SCIENCE – The Key That Unlocks World’s Biggest Enigmas
When we think about science, we immediately consider experiments, laboratories tests, and logical explanations.
This is what a scientist looks like.
Science is always searching for new information and answers about what goes on in the natural world. Scientists try to test those statements to prove that or the contrary of that. It was Carl Sagan, the American scientist that delivered one of the best definitions for it: “Science is an attempt, largely successful, to understand the world, to get a grip on things, to get hold of ourselves, to steer a safe course”. Medicine, physics, math, chemistry, biology, you name it! All these disciplines are here to help us understand best the world we live in.
It’s in our nature to wonder and to try to get answers about things we don’t understand, we’re always hungry for new experience and that’s exactly the main core of it: “Men love to wonder, and that is the seed of science” wisely stated Ralph Waldo Emerson. Research, don’t just believe it, that’s the motto!
One man and one unanswered question – the exact combination needed that follows the path of a new invention, a new discovery, something that saved or changed millions of lives. That’s how we got new amazing gear to ease our lives, the use of electricity, new treatments for ill people or new gadgets to help us find new things about the universe, and the world we live in.
Thank you for making our lives so much better!
I will just go ahead and mention some great science people that “rocked” our world:
- Albert Einstein who developed the theory of general relativity and quantum mechanic.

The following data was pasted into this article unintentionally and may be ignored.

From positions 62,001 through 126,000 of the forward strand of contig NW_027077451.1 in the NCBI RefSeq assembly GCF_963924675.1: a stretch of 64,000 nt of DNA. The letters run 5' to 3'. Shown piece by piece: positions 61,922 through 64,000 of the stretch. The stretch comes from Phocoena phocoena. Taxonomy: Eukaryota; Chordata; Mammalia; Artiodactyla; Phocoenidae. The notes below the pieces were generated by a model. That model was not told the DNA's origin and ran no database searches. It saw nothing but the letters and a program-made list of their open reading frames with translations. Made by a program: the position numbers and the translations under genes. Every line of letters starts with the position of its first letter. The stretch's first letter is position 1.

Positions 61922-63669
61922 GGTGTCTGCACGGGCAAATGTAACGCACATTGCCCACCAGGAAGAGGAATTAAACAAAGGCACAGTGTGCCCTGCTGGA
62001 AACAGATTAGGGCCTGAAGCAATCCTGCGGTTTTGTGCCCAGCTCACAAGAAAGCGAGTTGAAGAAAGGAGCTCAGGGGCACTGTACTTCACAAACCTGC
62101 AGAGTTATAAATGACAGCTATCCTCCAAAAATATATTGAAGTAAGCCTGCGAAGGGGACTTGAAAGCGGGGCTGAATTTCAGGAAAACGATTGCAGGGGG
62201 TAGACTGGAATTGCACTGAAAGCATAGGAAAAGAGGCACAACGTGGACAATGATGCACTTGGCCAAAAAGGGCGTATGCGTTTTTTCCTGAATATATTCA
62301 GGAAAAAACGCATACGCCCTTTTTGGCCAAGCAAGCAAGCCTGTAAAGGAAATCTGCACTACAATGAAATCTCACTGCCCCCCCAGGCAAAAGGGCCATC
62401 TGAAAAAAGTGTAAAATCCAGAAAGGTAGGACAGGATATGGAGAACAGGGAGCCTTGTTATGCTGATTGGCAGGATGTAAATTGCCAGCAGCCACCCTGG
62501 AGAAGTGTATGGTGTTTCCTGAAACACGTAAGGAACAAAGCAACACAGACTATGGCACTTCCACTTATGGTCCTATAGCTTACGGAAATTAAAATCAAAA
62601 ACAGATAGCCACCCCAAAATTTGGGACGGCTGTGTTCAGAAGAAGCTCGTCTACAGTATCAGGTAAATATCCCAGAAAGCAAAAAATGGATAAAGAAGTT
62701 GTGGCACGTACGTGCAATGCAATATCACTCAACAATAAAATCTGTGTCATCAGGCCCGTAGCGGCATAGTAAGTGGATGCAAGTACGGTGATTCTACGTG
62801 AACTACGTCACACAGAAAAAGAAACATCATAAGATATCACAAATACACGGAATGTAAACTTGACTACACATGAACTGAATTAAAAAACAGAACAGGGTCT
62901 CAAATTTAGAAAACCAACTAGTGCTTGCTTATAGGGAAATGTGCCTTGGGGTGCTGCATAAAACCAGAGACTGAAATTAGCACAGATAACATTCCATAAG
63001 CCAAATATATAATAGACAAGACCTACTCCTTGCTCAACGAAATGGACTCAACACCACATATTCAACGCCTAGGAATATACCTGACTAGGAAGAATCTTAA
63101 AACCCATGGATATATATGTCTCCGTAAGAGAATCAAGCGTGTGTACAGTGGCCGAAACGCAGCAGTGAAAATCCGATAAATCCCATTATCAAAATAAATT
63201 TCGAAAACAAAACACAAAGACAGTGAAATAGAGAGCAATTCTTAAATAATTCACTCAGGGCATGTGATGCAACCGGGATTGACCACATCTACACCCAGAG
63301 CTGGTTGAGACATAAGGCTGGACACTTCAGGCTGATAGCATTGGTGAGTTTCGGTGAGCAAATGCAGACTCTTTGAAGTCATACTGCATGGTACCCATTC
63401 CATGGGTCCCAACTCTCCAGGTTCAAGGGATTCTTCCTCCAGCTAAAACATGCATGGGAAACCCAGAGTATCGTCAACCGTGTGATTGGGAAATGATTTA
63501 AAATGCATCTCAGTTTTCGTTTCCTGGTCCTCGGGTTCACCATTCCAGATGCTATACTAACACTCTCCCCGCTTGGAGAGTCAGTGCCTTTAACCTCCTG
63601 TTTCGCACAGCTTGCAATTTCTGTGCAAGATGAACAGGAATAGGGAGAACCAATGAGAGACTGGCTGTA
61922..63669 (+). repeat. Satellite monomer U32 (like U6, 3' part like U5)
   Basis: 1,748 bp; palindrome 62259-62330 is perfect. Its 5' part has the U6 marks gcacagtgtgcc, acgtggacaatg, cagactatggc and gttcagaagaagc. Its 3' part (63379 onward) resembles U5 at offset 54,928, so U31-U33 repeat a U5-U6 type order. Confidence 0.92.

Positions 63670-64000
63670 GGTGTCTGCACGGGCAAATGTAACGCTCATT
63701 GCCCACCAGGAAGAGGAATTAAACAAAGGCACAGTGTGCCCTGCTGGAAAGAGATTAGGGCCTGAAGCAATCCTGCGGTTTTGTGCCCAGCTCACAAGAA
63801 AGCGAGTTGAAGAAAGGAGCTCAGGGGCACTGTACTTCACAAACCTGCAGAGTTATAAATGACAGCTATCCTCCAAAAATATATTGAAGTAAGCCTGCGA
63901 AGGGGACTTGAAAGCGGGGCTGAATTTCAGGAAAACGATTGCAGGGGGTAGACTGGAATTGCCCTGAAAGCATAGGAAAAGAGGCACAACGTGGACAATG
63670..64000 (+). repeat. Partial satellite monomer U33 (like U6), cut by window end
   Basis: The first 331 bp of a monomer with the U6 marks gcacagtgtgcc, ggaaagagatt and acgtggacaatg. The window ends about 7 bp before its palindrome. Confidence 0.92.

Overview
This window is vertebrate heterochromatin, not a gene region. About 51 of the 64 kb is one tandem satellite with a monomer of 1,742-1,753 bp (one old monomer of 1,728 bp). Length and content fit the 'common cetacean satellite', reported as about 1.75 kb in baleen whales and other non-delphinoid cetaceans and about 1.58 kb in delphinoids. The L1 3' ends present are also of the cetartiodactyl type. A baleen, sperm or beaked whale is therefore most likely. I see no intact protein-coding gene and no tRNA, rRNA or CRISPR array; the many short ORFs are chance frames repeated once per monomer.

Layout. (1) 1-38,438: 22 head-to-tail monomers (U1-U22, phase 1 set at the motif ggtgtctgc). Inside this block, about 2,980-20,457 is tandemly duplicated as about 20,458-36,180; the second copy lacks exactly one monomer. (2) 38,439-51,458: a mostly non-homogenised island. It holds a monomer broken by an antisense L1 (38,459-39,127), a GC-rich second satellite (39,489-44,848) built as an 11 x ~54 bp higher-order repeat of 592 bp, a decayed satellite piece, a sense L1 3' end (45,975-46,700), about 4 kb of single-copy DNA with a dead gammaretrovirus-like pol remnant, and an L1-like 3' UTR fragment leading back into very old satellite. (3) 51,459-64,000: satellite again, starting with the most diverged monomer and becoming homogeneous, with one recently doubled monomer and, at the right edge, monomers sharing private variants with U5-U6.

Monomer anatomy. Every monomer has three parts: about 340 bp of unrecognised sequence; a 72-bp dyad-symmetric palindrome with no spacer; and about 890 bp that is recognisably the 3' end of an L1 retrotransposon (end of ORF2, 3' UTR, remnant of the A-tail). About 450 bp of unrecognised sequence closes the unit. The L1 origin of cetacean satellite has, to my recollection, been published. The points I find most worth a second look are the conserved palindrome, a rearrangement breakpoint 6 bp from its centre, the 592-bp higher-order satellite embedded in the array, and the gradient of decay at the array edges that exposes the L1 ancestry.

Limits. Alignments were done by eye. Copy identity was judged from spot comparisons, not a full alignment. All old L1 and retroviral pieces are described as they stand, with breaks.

- Alan Turing invented the world’s the first computer (thank you very very much!)
- Charles Darwin stated the theory of evolution and how we descend from natural common ancestors, Aristotle was the first human ever to study logic.
- Galileo Galilei affirmed the theory that the earth wasn’t the center of the universe
- Isaac Newton who discovered gravity.
Those were all simple things that needed to be explained in a way we all could understand eventually. Albert Einstein said that “Most of the fundamental ideas of science are essentially simple, and may, as a rule, be expressed in a language comprehensible to everyone”.
Science is awesome and simple, but after we see the obvious being explained we actually understand it.
Einstein’s Theory of Relativity
And Yet…It Moves.
Back in the old days, scientists used to work alone in not-so-sophisticated locations or workrooms. They would discover things by accident while experimenting, usually being alone, no other partners involved, focusing on what they had to do. Once the theory would prove right, there was no time for celebration. They’d have to write everything down in their science journals or draw sophisticated schemes. Most of these works were never actually published.
Scientists weren’t believed, they were called crazy and their works were always banned, burn or tossed away. Some of them were actually sentenced to prison for life or to death because the leaders thought that their inventions would confuse human nature.
Nowadays, things are way different, the science industry has come a long way. Science men have access to a new deep scientific knowledge, powerful analysis techniques, advanced equipment and supercomputers and the help of the mighty Internet and technology devices to distribute the new information fast. And no one is sent to prison in the name of science anymore.
Immanuel Kant once said that “Science is organized knowledge. Wisdom is organized life”. So, the more we know, the better.
Modern Science vs Ancient Science
During the old times, our ancestors had to use their brains much more in order to think outside the box so that they could gather new facts to explain something. Because back then they didn’t have enough information, it was limited, they didn’t have help from others or from modern gadgets like we have today. They were on their own.
In time, people gained more information to work with, they developed new ideas of improved the existing theories to prove more or to help people understand better.